The Characteristics Of Client Patron Relationships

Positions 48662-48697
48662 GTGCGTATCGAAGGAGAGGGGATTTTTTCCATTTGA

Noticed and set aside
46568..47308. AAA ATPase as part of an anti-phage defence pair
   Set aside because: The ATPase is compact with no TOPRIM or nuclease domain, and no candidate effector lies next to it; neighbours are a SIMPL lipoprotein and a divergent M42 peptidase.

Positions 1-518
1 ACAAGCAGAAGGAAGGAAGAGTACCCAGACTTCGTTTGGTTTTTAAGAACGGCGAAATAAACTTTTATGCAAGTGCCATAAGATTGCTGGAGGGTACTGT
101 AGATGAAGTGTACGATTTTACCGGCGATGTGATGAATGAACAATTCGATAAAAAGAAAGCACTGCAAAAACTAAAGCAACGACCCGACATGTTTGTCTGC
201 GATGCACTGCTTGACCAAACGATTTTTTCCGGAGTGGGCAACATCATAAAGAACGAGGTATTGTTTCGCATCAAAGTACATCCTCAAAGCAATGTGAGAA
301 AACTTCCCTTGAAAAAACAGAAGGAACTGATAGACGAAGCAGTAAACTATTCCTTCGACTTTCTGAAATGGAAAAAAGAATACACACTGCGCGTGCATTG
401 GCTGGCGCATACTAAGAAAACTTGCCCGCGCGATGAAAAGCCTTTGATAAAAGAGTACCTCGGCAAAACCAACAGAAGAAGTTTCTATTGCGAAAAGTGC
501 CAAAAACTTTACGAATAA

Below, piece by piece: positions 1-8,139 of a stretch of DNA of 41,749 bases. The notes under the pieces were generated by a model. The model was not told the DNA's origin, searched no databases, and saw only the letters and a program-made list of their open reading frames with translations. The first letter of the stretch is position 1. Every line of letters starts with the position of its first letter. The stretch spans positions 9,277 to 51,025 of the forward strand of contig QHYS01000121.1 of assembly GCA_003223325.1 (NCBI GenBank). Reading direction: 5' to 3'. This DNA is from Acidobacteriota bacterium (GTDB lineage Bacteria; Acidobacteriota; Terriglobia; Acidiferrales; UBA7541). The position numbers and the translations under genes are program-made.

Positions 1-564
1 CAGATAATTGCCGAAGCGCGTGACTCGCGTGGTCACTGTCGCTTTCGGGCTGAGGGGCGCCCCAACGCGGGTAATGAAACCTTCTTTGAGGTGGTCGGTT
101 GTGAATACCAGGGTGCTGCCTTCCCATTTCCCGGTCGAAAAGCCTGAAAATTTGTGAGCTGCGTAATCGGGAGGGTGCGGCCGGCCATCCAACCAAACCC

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The characteristics of client-patron relationships in politics in Africa tend to be discussed as a phenomenon, or an issue or obstacle, that make African states remain in a certain phase of development (Cammack, D. 2007 p. 600). However, other scholars (Chabal, P. & Daloz, J-P. 1999; Erdmann, G. & Engel, U. 2007) have recognised that this phenomenon in Africa deserve further analysis and that characteristics of what is defined as neopatrimonial features, which will be further elaborated this essay, draws on specific social and cultural values and identities particular to many African societies. Patrick Chabal and Jean-Pascal Daloz (1999) are among these scholars who have argued that the nature of politics in Africa and its neopatrimonial characteristics is fundamentally different from that of the legal-rational bureaucracy found elsewhere in the world. It is in that regard that this essay will attempt to explain how and why neopatrimonial characteristics in African politics are rooted in logic and rational choices according to cultural and social values. In order to do so, this essay explain and discuss a phrase from Chabal and Daloz 's Africa Works: Disorder as Political Instrument (1999): “[...] the state in sub-Saharan Africa is nothing other than a relatively empty shell. For socially and culturally instrumental reasons, the real business of politics is conducted informally and, more stealthily, outside the official political realm” (p. 95). Exposition In order to be
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